On a campus of 41,000 students, the Episcopal campus ministry in College Park, Maryland might attract 41 or so … and that’s on a good day!  That handful of students and inquirers and faithful are getting what you get in the Episcopal Church every week, every time we gather for worship: they and you are getting a full dose of Jesus.  Ours are not necessarily “seeker friendly” services, although we try to be welcoming and hospitable at the same time.  What we’re doing in here – and they are doing at the University of Maryland Episcopal campus ministry – is giving people a full taste of God in Christ, in the hopes that you and I will continue to become the Body of Christ on earth.  That’s why I paraphrase a sermon from St. Augustine every time I invite you to come and receive Holy Communion; in just a few moments you’ll hear: “These are the gifts of God for the People of God.  Become what you receive: the Body of Christ.”  We’re all works in progress, of course, and no one among us has got it all figured out.  But in our destination as well as in our journeys – as broken and marked by fits and starts as they surely are – we are reflecting or, I should say, we are capable of reflecting God’s abundant, just, gracious, and life-giving kingdom, right here on earth.

It doesn’t matter, then, how many people are in worship – whether it’s a tiny campus ministry on a huge university campus or a small parish church in a rural setting or a grand cathedral.  It matters, only, how deeply a few might touch and taste the kingdom of God, right here on this side of heaven, and in being touched might, in time, touch others and share His grace – even when they’re not trying, even when they’re not using the right ‘buzz’ words, only as relationships deepen and they find themselves standing right in the very place where God would have them be: which is the now and the present of their lives.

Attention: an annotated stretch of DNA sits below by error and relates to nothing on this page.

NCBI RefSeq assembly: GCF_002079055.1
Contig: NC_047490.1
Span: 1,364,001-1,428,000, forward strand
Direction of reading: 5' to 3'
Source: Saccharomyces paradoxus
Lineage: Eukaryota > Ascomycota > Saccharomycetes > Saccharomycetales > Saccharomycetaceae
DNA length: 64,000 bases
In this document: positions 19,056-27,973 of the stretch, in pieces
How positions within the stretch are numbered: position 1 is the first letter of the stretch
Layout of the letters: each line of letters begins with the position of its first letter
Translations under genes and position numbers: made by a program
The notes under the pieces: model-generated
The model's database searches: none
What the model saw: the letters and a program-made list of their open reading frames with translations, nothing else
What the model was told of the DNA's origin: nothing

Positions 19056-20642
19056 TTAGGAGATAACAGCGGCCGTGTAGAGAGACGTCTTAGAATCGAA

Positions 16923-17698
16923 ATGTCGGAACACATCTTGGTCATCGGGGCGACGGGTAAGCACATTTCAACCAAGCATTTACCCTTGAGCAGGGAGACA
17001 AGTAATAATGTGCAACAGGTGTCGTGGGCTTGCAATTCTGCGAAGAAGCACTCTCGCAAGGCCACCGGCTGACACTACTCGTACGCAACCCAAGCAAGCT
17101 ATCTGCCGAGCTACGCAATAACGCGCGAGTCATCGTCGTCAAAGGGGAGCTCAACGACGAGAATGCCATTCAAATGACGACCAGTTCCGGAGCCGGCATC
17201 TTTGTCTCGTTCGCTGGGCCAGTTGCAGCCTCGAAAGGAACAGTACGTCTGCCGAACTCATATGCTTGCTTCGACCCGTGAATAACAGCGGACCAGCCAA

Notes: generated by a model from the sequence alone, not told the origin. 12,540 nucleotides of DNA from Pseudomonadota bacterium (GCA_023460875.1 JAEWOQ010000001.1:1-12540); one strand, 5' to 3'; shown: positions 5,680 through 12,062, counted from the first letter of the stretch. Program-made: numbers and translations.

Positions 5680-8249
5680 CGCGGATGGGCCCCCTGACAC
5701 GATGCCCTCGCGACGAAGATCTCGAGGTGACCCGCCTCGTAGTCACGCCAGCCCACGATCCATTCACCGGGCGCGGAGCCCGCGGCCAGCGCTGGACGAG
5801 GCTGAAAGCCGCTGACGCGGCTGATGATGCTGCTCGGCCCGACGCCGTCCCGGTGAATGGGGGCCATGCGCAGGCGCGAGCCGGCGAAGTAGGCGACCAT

I take this from the scriptures, of course; in particular, the wonderful story about Elisha and Naaman which can be found in 2 Kings chapter 5.  Naaman, we learn, is a decorated and notorious military commander, but he suffers with an awful case of that debilitating ancient disease: leprosy.  From a slave girl, Naaman learns about a certain prophet who lives in Samaria – that being Elisha – and sets out to find him and, hopefully, find some healing and relief.  When, through a series of events, Naaman and Elisha are poised to meet, the prophet doesn’t even come out of his house.  No, Elisha sends word that that great General is to go to the Jordan river and dip in and out seven times.  That’s it.

What’s Naaman’s response?  He’s enraged, insulted, and hurt.  He’s not at all pleased.  “He won’t even come out of his house to greet me?!” Naaman says, insulted, his ego surely bruised.  Add to that, why would Naaman take a dip in that little, dirty, trickling creek – the Jordan River – while back in his home there are much more beautiful, lush rivers?  He left and headed for home, not only let down but enraged, the scriptures tell us.  A servant approached Naaman, however, and gave him a little nudge: “If the prophet had commanded you to do something difficult, would you not have done it? How much more, when all he said to you was, ‘Wash, and be clean’?”  At that, Naaman went to the Jordan, washed seven times, and he was healed.